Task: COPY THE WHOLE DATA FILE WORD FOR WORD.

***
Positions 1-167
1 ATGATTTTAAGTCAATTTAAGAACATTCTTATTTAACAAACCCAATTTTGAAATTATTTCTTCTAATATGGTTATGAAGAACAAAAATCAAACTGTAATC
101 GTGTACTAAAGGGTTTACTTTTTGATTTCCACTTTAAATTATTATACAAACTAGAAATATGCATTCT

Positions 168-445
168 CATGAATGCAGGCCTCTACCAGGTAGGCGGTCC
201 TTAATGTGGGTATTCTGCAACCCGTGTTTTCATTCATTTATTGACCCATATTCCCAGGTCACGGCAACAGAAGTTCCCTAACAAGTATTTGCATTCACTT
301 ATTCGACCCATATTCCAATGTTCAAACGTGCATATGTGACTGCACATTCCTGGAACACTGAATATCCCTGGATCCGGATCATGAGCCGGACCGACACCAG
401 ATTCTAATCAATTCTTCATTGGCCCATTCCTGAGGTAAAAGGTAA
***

Positions 1-167
1 ATGATTTTAAGTCAATTTAAGAACATTCTTATTTAACAAACCCAATTTTGAAATTATTTCTTCTAATATGGTTATGAAGAACAAAAATCAAACTGTAATC
101 GTGTACTAAAGGGTTTACTTTTTGATTTCCACTTTAAATTATTATACAAACTAGAAATATGCATTCT

Positions 168-445
168 CATGAATGCAGGCCTCTACCAGGTAGGCGGTCC
201 TTAATGTGGGTATTCTGCAACCCGTGTTTTCATTCATTTATTGACCCATATTCCCAGGTCACGGCAACAGAAGTTCCCTAACAAGTATTTGCATTCACTT
301 ATTCGACCCATATTCCAATGTTCAAACGTGCATATGTGACTGCACATTCCTGGAACACTGAATATCCCTGGATCCGGATCATGAGCCGGACCGACACCAG
401 ATTCTAATCAATTCTTCATTGGCCCATTCCTGAGGTAAAAGGTAA